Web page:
Feysal Shifa, scientist at Teesside recycling company Scott Bros, has produced prototype bricks from waste clay material – a by-product of the company’s wash plant.
Shifa succeeded in producing three prototype bricks after the company has spent several years trying find a suitable binding agent.
The business has long been searching for a practical use for the clay material produced after recycling construction spoil in its £1m wash plant.
Scott Bros set up its own laboratory earlier this year and employed Shifa, a Teesside University graduate, as its recycling innovation engineer.
Feysal Shifa said: “While we need to carry out further research to perfect this recycled brick – a first of its kind – it represents a real breakthrough which could have far-reaching consequences as this country transitions to a net zero future.”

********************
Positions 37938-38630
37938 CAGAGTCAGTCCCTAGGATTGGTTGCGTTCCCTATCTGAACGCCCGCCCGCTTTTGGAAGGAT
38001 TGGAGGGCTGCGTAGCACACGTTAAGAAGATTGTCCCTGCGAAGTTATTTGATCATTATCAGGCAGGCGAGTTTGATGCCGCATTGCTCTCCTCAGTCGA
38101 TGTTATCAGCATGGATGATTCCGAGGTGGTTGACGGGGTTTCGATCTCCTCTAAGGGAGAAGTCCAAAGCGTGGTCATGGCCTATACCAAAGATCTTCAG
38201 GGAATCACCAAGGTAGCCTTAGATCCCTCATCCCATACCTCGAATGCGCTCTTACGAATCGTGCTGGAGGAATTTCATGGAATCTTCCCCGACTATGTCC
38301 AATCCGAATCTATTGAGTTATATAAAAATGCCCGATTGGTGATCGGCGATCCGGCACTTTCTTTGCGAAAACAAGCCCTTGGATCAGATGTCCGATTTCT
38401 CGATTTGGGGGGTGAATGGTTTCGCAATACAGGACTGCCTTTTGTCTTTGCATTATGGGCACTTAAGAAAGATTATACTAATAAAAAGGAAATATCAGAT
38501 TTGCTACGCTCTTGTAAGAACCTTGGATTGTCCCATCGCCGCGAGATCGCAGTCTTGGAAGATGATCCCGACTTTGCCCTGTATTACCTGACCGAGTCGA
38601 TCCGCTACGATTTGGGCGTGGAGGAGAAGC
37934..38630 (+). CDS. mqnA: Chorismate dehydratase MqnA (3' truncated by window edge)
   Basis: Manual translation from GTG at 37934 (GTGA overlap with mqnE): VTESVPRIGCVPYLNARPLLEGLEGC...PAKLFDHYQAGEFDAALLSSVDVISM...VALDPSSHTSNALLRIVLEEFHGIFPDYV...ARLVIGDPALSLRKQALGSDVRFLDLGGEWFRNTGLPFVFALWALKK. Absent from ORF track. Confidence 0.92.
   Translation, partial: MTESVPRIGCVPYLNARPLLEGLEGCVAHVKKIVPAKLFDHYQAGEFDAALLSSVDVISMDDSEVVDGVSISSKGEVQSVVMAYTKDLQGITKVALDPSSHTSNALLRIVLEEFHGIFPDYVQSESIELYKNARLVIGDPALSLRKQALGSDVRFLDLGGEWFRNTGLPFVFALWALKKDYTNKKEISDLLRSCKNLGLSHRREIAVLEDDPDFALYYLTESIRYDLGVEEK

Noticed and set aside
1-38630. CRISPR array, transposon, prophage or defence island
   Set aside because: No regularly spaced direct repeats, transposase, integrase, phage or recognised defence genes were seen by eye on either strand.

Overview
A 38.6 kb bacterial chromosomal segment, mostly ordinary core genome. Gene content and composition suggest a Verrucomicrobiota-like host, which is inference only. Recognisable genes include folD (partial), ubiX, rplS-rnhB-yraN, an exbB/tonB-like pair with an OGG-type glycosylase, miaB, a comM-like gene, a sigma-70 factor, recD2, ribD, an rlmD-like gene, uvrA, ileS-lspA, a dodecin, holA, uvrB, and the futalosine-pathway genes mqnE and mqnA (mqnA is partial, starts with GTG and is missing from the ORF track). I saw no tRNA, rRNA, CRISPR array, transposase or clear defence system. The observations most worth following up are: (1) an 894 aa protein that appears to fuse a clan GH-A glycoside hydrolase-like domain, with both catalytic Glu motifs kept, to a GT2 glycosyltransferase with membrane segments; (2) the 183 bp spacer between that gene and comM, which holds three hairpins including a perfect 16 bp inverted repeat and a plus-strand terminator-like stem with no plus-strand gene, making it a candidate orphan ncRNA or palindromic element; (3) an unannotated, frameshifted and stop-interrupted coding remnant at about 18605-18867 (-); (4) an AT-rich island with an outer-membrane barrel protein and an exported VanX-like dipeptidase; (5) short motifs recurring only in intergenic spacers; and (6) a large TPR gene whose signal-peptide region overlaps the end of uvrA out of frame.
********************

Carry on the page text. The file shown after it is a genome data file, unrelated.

Bob Borthwick, a director at Scott Bros, said: “A number of organisations around the world have been trying to perfect a cementitious product that can be made into a brick – but it is Scott Bros that has made the breakthrough right here on Teesside.
“If we can now lower the production cost, this could create jobs as well as a whole new revenue stream. To have even produced a protype brick is an amazing achievement.
“We have already been contacted by a major UK house-builder which is keen to trial our bricks, along with a company in Australia. These recycled bricks could be a real game-changer for the circular economy as well as the UK construction industry, helping reduce this country’s carbon footprint.”
Image: Bob Borthwick, Feysal Shifa, and Peter Scott with the prototype bricks (Credit: Scott Bros)
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